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Lawrence Lenihan is the co-founder and co-CEO of Resonance, a venture backer of small fashion brands that wants to give them a chance to compete on the Zara level.

What Resonance does is provide alternative manufacturing and fabric sourcing options to small apparel and accessories brands and designers who want to test new designs and pieces in the market without having to make huge investments. The goal is to use Resonance’s $5 million apparel factory to drive the cost of garment creation down to zero (or about $50, which Lenihan says is basically the same thing) and to make the cost of producing 1,000 pieces of clothing the same as producing one.

It’s going to take a long time to pull off, and Lenihan and his co-founder and co-CEO Joseph Ferrera have long-term goals. By 2030, for example, he wants Resonance’s facilities to operate 300 small brands, even if the terms of that operation are still being figured out.

Lenihan joined the Glossy Podcast to talk about how to bring the Zara model down to businesses on the smallest level, how data has interrupted creation and what’s to come of the billion-dollar apparel brand.

On the Zara effect
Resonance plans to put small designers (Lenihan calls them “creatives” because the people who work at Resonance don’t need to have fashion backgrounds to make product there) on equal footing with the massive corporations — particularly Zara — that have changed the format of fashion businesses.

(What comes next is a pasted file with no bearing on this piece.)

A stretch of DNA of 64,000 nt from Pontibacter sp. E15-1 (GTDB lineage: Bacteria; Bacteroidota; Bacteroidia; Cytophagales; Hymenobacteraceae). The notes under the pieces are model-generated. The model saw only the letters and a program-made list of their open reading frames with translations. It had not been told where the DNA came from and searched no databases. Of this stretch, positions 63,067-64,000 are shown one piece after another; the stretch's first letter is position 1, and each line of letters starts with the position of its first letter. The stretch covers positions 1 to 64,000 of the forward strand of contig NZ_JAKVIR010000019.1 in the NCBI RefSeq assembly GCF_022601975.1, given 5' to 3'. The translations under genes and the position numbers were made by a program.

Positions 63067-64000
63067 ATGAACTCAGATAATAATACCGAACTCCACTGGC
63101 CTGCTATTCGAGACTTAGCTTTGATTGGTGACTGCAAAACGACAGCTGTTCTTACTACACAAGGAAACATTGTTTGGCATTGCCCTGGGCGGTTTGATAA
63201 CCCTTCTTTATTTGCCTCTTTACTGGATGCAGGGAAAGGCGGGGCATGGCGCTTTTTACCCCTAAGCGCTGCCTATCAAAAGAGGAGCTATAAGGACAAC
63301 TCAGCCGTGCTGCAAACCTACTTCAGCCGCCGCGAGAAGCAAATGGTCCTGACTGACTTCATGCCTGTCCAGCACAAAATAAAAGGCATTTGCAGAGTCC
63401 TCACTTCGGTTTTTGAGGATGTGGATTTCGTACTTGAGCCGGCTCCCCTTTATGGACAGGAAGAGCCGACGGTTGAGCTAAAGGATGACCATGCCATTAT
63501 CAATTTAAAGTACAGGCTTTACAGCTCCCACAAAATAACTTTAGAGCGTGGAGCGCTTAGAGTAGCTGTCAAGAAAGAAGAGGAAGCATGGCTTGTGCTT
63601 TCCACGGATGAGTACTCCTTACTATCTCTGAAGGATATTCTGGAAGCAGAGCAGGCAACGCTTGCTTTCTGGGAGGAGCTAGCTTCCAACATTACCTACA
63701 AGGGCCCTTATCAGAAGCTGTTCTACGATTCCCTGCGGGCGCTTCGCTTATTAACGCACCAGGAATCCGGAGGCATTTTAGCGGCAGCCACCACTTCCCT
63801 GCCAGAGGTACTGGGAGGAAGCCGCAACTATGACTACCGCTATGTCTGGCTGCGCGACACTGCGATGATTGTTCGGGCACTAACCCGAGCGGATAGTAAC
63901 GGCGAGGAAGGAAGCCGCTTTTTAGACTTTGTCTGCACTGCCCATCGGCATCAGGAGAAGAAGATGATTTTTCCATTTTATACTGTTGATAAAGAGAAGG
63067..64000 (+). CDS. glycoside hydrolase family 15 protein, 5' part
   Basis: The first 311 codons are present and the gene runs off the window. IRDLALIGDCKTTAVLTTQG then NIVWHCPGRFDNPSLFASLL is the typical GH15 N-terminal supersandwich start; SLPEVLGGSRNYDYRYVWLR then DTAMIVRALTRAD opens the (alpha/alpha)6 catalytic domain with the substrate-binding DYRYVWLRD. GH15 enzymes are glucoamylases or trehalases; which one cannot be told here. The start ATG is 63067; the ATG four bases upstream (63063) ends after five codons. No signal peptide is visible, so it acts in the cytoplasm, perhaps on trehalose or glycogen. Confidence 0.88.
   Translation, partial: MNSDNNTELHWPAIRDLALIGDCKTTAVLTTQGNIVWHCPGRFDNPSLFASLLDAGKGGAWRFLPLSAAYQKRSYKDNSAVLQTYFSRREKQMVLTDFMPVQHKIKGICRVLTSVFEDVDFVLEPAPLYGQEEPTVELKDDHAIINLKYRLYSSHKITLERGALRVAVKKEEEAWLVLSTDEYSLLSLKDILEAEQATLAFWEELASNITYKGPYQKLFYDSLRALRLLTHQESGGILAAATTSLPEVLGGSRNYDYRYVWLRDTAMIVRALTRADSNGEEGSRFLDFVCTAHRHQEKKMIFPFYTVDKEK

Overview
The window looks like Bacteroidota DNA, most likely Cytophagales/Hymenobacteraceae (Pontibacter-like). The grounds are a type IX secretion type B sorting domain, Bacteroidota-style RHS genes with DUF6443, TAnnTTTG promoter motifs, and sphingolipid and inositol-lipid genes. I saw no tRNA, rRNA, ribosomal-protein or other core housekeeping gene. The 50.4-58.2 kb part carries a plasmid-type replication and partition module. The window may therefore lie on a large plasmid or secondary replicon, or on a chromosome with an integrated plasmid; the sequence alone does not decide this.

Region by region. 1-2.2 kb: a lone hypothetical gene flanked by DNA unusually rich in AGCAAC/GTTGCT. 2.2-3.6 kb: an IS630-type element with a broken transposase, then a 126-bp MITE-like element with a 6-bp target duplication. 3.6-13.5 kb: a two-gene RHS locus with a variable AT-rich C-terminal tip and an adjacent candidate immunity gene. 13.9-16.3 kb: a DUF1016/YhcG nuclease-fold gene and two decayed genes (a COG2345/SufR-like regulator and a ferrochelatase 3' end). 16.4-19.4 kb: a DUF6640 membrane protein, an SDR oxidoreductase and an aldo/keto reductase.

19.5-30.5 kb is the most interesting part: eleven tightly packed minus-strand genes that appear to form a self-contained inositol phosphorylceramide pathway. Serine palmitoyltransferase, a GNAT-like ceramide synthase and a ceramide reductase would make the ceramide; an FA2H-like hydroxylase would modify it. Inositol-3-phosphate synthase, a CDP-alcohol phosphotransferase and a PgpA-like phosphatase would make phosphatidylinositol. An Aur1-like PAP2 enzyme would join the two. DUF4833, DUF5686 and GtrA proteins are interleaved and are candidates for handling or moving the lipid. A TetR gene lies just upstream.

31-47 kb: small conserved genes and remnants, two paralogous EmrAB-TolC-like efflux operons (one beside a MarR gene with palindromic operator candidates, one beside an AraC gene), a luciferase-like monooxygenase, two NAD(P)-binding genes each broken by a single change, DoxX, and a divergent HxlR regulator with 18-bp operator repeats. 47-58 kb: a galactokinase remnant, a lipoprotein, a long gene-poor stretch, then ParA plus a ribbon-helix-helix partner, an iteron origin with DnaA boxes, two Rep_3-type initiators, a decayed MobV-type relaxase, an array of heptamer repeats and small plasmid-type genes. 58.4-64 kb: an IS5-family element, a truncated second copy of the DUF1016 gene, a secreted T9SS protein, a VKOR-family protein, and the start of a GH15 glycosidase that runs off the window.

“We create businesses that amplify the designer and let them compete on the level of Zara — not by making cheap shit, but by making product on a cycle that makes sense,” said Lenihan. “I don’t care if you’re Chanel; you’re competing against Zara, at least on some level. What Zara has done is reset the value curve so the low price is the norm, and if you have a high price, you better have high-quality product to back it up. And [for small designers,] these aren’t art projects; they’re businesses. So we want to build businesses that can compete today.”

On data vs. designer
Lenihan’s belief is that if it’s cheaper to design, fewer fashion brands will need to rely on customer data to make more informed product, trend and inventory decisions, because the overall risk of taking risks is reduced.

“The reason everything in this industry is the same is because we’re all looking at the same data. If you have the same tools and the same data, you’re going to come to the same conclusions. Creation is not continuity; you don’t know that you want something if you don’t know it exists, and that’s what we can create,” said Lenihan. “We can compete against AI-driven trend design and all that nonsense by enabling designers with a factory where we make our own material, sew our own garments, incorporate the tech infrastructure — where every aspect of the brand is run. We’re enabling them to compete on variety.”

On the future of the billion-dollar brand
Of course, the question is: How do these companies scale? Should they even scale? Lenihan said that apparel companies should only be as big as they need to be, and no apparel brand really needs to reach a billion dollars to be successful.

“I don’t think the corporate company structure of the future has been written yet, but I think it’s the end of the billion-dollar brand. Nobody wants to be a billion-dollar brand anymore. There’s such hyper segmentation now,” said Lenihan. “When you push brands past the size that they should be, they become unprofitable, they become weak, and they die. I’d rather have a $10 million brand making $2 million in profit than a $100 million brand making $2 million in profit. That brand has one bad season, and it’s gone.”